It is simple to deposit money into the wallet. When you click the Receive button, a QR code and the address are displayed, with the option to scan or copy/paste to the sending wallet, catering to both mobile app and desktop users. Funds arrive quickly in the wallet, and gas costs are minimal. Sending is also simple, as you can use an address, a handle, or Milkomeda, a Cardano side-chain that adds EVM compatibility to the Cardano network.
After getting the funds, the ADA is displayed on the main page under the stacks of coins icon. All of the tokens used by people who trade frequently on Sundaeswap or participate in MELD will be available here. All of the tokens used by people who trade frequently on Sundaeswap or participate in MELD will be available here. The NFTs are kept in this place. They are kept in the little Gameboy icon. To view your transaction history, select the third icon, which resembles a clock. It also displays cute icons to indicate the type of transaction.
Buy And Send NFTs
It’s also simple to use the wallet to buy and send NFTs. Simply connect the wallet to the marketplace, after that click Buy NFT, then Confirm, enter the password, and the transaction is complete. It is the same as sending a token to send an NFT.
When Daedalus launched in 2015, Cardano was one of the first to offer staking through a wallet. Daedalus allows you to choose from a list of stake pools directly from the app. Nami offers two ways to stake:
- Straight within the wallet, but only to Berry Pool, the stake pool run by the wallet’s creators.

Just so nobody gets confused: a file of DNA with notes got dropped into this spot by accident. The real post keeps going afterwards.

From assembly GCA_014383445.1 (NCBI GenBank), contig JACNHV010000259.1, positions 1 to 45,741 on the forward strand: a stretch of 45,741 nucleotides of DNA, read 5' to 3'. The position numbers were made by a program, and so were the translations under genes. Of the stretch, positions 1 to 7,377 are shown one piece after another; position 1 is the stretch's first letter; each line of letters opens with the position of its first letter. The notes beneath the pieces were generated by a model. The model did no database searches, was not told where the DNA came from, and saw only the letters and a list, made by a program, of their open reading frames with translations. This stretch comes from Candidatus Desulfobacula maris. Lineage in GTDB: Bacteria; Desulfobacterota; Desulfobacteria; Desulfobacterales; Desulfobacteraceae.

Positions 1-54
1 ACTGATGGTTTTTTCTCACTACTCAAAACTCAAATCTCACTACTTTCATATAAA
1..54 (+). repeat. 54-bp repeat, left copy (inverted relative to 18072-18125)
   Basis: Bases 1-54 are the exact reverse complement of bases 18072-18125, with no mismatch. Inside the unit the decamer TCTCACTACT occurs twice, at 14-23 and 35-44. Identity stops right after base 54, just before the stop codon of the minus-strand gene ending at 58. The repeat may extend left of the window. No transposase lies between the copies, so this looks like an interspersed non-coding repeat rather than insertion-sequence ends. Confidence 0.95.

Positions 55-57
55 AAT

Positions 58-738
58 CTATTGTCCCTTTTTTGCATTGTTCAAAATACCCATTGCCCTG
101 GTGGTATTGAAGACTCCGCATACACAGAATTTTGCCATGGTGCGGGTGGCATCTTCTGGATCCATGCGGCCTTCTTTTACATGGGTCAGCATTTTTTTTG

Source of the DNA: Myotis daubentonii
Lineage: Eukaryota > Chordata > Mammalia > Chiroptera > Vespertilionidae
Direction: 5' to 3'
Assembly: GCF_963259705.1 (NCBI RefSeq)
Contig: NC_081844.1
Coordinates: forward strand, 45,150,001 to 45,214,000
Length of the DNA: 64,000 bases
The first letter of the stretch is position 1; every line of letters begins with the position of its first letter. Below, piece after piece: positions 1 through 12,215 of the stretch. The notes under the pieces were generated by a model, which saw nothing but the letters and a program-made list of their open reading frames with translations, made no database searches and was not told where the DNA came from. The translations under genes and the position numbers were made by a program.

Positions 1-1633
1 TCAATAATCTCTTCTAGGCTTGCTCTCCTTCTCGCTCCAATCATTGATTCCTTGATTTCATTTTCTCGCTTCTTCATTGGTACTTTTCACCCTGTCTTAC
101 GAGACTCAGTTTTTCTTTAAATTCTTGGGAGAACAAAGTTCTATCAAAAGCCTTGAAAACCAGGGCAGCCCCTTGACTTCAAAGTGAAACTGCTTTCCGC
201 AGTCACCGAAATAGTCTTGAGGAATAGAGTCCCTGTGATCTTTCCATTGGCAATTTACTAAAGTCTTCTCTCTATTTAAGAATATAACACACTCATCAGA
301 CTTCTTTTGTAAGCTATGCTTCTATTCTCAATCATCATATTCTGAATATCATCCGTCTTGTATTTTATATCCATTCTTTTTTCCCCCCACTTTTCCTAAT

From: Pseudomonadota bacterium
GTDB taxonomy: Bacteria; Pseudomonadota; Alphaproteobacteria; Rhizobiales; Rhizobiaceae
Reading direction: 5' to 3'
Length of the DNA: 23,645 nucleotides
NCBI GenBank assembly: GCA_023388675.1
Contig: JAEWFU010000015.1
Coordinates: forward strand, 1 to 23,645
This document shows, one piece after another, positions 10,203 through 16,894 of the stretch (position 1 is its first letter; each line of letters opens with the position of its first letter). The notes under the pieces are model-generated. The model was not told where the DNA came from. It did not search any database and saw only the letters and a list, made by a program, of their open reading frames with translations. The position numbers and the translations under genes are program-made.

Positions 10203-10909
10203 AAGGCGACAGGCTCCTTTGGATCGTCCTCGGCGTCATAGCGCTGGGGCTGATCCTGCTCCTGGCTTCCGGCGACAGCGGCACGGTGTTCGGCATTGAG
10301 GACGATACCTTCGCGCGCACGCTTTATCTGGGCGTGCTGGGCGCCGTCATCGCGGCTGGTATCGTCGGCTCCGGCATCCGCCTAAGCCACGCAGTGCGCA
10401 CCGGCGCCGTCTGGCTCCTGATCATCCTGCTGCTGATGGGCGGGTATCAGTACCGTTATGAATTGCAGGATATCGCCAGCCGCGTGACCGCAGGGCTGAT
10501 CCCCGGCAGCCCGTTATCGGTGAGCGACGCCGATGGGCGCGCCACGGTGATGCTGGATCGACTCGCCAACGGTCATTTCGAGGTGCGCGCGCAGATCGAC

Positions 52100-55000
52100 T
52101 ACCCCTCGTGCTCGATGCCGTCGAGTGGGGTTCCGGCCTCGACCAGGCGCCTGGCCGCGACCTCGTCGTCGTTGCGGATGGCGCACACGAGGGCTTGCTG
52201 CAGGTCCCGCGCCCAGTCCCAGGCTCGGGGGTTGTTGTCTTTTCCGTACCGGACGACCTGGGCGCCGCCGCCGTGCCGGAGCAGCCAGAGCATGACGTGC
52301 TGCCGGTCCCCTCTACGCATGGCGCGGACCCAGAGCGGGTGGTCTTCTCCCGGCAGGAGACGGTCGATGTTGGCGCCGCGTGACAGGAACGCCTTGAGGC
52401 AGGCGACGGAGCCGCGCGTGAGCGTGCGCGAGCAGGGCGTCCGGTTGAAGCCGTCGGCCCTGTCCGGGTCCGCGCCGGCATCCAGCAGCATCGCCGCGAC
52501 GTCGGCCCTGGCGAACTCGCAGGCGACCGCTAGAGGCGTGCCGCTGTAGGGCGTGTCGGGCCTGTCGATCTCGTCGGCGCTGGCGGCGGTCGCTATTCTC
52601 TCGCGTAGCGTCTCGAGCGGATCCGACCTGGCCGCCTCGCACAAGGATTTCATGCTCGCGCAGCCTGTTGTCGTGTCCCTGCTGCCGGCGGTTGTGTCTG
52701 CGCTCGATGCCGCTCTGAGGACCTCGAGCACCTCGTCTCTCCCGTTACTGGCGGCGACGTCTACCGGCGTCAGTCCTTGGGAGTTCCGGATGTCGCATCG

- Using a stake pool website such as PoolPeek.com.
Just gather the wallet to the stake pool site and select the pool with which that want to stake with and then tap join. It’s important to note that there is a 2 ADA withdrawal minimum to gather the stake pool rewards.
The wallet can also interact with smart contracts, such as minting NFTs. To accomplish this, you must keep something valuable in your wallet. As only the node that creates the block can completely check the contract, it is done by navigating to the settings via the profile picture. If a contract fails, the node consumes a large amount of resources (CPU and memory) to check the contract. When a script is successfully run, the collateral is not taken, according to the FAQ on the wallet’s home page. It also prevents network violence such as spamming.
When a normal transaction goes badly, it does not complete until the network notices it. Any negative events would cost you only 5 ADA, which is a manageable loss given how much ADA currently costs.
Nami, like many of the wallets, allows you to connect your hardware wallet to it for additional security. It implies that in order to withdraw money from Nami, you must use the hardware wallet to sign off on the deal. Just a few hot wallets that I’ve come across use a 24-word seed phrase. Even Metamask has a 12-word seed phrase to begin with. It thus, combined with the fact that Nami is linked to hardware, creates it as secure as a browser extension can be. It has a small attack surface, to put it mildly.
Settings has three major configuration sections. In the general settings, you can change your profile avatar, switch between light and dark themes, and convert your currency from USD to EUR. The Whitelist Pages section specifies which pages have access to the wallet, which normally requires a Signing transaction to allow access. And at last, in the Network section, you can switch between the Mainnet and the Testnet. If you want, you can also create a custom node.